Google’s Free “Scan and Match” Service Isn’t Worth It

I’d use iTunes Match if I could, but I can’t.  It’s not the $25/year charge that’s stopping me.  It’s that I have too much music.

iTunes Match will only work if you have 25,000 songs or less.  I have double that number.  When I tried to sign up, the site just threw up its arms and said “What, are you kidding?  What do want from me?”

Yes, there are hacks around the 25K limit, but I can’t be arsed.  It’s just not that important to me.

I had hopes for the new Google “scan and match” service, but it’s even worse than iTunes Match.  

Unlike Apple, Google’s not charging anything for their service.  That’s a plus.  The bad news?  You can only store 20,000 songs.  

And unlike iTunes Match which upgrades your tracks to the highest iTunes quality (allowing you to, uh, launder some of those 96 kbps downloads you got from Napster), Google only gives you files of the same quality.

To be fair, Google also offers Cloud Player which allows storage of 250,000 songs.  But you have to pay $25 a year.  That’s much better deal than iTunes Match, of course.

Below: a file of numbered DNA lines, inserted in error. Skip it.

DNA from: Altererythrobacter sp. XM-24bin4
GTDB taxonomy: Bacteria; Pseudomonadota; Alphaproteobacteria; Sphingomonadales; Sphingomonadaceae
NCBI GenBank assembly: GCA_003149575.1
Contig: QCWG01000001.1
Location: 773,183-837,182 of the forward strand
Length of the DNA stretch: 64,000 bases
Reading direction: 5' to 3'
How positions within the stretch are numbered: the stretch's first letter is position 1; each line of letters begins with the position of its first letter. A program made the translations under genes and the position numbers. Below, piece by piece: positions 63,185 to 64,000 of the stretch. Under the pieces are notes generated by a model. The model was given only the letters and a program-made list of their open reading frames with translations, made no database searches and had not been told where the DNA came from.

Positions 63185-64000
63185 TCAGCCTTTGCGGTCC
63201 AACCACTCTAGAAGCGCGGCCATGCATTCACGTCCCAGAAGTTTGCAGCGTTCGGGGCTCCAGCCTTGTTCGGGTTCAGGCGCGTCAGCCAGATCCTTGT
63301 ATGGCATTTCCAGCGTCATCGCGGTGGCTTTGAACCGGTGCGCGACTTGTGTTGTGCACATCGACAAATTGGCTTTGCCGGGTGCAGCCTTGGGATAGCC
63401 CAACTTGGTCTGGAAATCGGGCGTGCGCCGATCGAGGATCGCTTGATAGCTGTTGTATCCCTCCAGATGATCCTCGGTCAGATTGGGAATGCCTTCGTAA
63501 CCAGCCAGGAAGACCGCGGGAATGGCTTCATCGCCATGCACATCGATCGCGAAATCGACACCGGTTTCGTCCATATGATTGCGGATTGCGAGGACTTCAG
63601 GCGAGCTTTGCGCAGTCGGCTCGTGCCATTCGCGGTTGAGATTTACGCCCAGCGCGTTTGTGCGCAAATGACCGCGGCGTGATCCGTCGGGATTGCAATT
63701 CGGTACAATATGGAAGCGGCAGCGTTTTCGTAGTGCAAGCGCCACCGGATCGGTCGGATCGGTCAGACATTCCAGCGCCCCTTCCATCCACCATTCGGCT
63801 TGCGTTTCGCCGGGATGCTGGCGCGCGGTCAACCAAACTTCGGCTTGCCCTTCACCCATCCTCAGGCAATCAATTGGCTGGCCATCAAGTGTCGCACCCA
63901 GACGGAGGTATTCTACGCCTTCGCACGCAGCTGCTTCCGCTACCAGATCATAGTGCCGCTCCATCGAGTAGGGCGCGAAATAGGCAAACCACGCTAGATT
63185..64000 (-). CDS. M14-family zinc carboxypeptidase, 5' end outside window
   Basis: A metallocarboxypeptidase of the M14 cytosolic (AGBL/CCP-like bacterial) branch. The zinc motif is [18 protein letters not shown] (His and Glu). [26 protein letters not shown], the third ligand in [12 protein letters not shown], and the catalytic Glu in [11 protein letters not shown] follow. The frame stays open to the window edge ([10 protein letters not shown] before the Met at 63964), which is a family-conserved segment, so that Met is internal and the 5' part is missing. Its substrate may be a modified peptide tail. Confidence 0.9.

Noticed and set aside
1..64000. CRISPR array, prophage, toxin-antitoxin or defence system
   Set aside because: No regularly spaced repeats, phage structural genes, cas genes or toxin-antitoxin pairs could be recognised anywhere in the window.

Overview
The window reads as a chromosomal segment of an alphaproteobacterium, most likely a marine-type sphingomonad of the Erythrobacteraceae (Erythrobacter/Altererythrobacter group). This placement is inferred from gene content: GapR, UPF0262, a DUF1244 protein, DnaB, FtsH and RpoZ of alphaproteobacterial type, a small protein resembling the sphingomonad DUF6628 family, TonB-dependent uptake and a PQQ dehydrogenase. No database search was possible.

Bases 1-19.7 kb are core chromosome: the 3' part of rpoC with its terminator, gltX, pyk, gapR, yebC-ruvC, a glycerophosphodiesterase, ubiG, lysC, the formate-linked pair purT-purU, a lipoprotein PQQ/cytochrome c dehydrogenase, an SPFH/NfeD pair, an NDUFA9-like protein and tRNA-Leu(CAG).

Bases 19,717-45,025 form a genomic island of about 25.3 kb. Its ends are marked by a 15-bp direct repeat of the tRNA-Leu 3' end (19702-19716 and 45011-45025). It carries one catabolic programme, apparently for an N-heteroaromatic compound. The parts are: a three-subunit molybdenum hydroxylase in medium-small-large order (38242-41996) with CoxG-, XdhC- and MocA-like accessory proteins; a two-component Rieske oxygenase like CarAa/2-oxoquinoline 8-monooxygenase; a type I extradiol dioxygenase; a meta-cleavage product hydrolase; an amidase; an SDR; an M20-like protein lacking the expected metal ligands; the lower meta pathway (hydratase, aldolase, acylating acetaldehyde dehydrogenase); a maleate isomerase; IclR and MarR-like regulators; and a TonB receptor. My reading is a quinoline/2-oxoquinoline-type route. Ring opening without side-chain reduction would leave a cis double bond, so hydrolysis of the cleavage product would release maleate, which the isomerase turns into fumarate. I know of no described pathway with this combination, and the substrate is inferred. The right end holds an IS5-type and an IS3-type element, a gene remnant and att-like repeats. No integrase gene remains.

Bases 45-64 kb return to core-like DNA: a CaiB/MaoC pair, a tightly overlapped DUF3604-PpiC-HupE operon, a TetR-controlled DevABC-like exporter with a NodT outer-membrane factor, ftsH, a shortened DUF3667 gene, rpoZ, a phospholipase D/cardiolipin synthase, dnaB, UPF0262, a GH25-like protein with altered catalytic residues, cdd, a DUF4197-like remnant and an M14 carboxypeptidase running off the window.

Still, the scan and match service that debuted Tuesday isn’t for me.  Disappointing.


Alan Cross

is an internationally known broadcaster, interviewer, writer, consultant, blogger and speaker. In his 40+ years in the music business, Alan has interviewed the biggest names in rock, from David Bowie and U2 to Pearl Jam and the Foo Fighters. He’s also known as a musicologist and documentarian through programs like The Ongoing History of New Music.

One thought on “Google’s Free “Scan and Match” Service Isn’t Worth It

  • December 21, 2012 at 3:09 am

    Your headline "Google's Free "Scan and Match" Service Isn't Worth It" is very misleading.

    It's just not worth it to you, as you have an exceptionally large music library.

    For most people 20,000 songs is more than enough and Google's price (free!) trumps their competitors.

    Also, the fact that Google 'only' gives you files at the same quality as your files is not a bad thing. With iTunes, even if your song files were 320kbps, at best you get back 256kbps; while Google give you back your original 320kbps file.


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